Chinese Medicine and Modalities
Chinese Medicine has a long history with many different modalities used to obtain optimal health. Depending on the patient, acupuncturists pick which modalities would best suit the condition. What we tend to use most often are: acupuncture, moxibustion, cupping, herbal therapy, and dietary counseling.
Often referred to as ‘moxa’, this is a warming modality that involves the herb mugwort, Artemisia vulgaris. It is burned above the skin or on acupuncture points and comes in numerous forms, including cones, sticks, or loose herb. The sticks look like cigars and are held over the skin and can treat large areas. Whereas cones are placed on the skin directly over an acupuncture point and loose herb can be used in the same way, or applied to the free end of an acupuncture needle.
Moxa is one of our favorite modalities, especially in the colder months because the warmth it generates is so penetrating and nourishing. It is great for those that have poor energy, sluggish digestion or feel chilled easily. Research shows that moxibustion increases white blood cell counts which decrease inflammation and boost the immune system.
The Chinese materia medica is an extensive compendium of medicinal substances that include plants, minerals, and animal parts. Each individual medicine, or herb, is classified by its temperature (i.e. cold, cool, hot warm, or neutral) and flavor (i.e. pungent, sweet, sour, bitter, and salty). The combination of these characteristics will illicit different effects on the body and give each herb a specific function, such as heat clearing or dampness eliminating.
Most of the time herbs are used in combinations, called herbal formulas, where multiple herbs work synergistically to treat the root of the disease and alleviate symptoms. The most common ways we use Chinese Herbs in our clinic are in tablet or tincture (liquid) form. Other options include making a tea out of raw herbs or taking a granule formula made of ground up herbs.
Cupping gained a lot of publicity recently when Michael Phelps showed up to swim with large purple circle all over his back. These are ‘cup marks’ and they are made using suction. Applying suction to a muscle acts as a myofascial release technique, kind of a reverse massage. It allows us to pull the connective tissue layer away from the muscle layer, which stops pain from traveling. When we can isolate the pain to one specific area instead of treating numerous areas that it is referring to, via the connective tissue, we can treat it more easily. Cupping can feel a little pinchy at first, but most people enjoy the sensation it brings and the pain relief it provides once the cups have been removed. And yes, sometimes it can leave dark purple circles similar to Michael Phelps, but more often it causes a more mild discoloration.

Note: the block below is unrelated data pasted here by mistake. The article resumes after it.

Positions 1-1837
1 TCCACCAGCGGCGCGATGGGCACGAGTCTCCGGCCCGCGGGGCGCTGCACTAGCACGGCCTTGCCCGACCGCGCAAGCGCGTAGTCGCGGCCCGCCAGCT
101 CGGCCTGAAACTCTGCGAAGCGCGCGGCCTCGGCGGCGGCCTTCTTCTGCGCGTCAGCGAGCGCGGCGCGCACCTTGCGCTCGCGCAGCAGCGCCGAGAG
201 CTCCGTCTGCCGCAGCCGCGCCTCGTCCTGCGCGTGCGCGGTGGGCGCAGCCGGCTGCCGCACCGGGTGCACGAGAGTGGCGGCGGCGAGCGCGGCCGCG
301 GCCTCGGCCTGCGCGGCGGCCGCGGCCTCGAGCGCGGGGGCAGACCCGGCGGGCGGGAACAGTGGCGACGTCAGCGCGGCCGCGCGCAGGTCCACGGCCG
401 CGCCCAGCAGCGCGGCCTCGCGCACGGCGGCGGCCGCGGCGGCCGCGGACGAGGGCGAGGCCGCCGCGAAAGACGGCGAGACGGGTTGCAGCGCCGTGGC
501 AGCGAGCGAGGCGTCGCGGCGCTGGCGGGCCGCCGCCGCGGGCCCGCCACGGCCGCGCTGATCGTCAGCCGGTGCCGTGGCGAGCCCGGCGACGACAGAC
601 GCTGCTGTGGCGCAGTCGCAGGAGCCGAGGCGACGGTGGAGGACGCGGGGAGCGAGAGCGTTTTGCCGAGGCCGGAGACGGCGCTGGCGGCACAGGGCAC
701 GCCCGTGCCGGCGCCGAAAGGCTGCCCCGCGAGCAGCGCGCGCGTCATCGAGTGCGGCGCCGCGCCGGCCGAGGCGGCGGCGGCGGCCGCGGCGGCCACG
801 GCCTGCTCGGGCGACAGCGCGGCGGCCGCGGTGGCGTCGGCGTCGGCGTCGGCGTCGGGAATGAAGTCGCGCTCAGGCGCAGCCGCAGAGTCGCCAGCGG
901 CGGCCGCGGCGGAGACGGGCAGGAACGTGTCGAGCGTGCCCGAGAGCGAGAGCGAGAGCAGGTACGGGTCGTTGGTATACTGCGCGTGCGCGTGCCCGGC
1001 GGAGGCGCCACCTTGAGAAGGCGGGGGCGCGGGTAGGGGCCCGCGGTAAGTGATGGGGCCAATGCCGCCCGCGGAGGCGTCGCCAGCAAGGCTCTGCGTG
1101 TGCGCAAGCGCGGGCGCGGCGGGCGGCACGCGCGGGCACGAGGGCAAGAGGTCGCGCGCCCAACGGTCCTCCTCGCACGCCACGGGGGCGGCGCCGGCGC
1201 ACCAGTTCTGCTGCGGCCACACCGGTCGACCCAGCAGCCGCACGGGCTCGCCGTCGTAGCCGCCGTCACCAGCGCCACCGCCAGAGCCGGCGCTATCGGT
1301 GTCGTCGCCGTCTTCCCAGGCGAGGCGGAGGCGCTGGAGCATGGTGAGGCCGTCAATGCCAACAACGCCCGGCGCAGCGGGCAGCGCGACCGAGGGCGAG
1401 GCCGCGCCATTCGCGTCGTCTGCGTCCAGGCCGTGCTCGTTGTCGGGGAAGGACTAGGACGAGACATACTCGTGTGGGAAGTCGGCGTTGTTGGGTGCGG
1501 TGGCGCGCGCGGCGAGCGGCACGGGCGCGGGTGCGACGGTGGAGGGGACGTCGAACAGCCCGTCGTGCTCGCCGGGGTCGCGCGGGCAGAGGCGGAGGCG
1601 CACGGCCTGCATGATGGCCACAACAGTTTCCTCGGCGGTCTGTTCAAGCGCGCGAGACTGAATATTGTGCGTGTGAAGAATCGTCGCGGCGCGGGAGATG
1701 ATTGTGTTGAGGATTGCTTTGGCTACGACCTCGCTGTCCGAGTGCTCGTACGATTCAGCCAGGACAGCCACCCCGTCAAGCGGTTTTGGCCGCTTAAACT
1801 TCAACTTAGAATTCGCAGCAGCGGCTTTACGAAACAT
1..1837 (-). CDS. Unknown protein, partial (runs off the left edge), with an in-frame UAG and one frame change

Food as medicine is deeply ingrained in Chinese culture. There are aspects of this that we as Americans are familiar with as well, such as chicken noodle soup when you are sick. It is important to take season and climate into consideration when making food choices so that you use your bodies resources instead of going against them. For example, very cold foods are hard on the digestive fire, so you only want to consume them in the middle of the day when the temperature outside is at its peak and your body is most awake and thus warm. Unlike a lot of Western style dieting advice, we start by having clients add in certain food items before advising them to cut other foods out. In addition, we offer a food based cleanse twice a year, in the spring and fall, to spend more time learning about healthy eating habits and getting recipe ideas to incorporate into your daily life that are sustainable and not a crash course diet.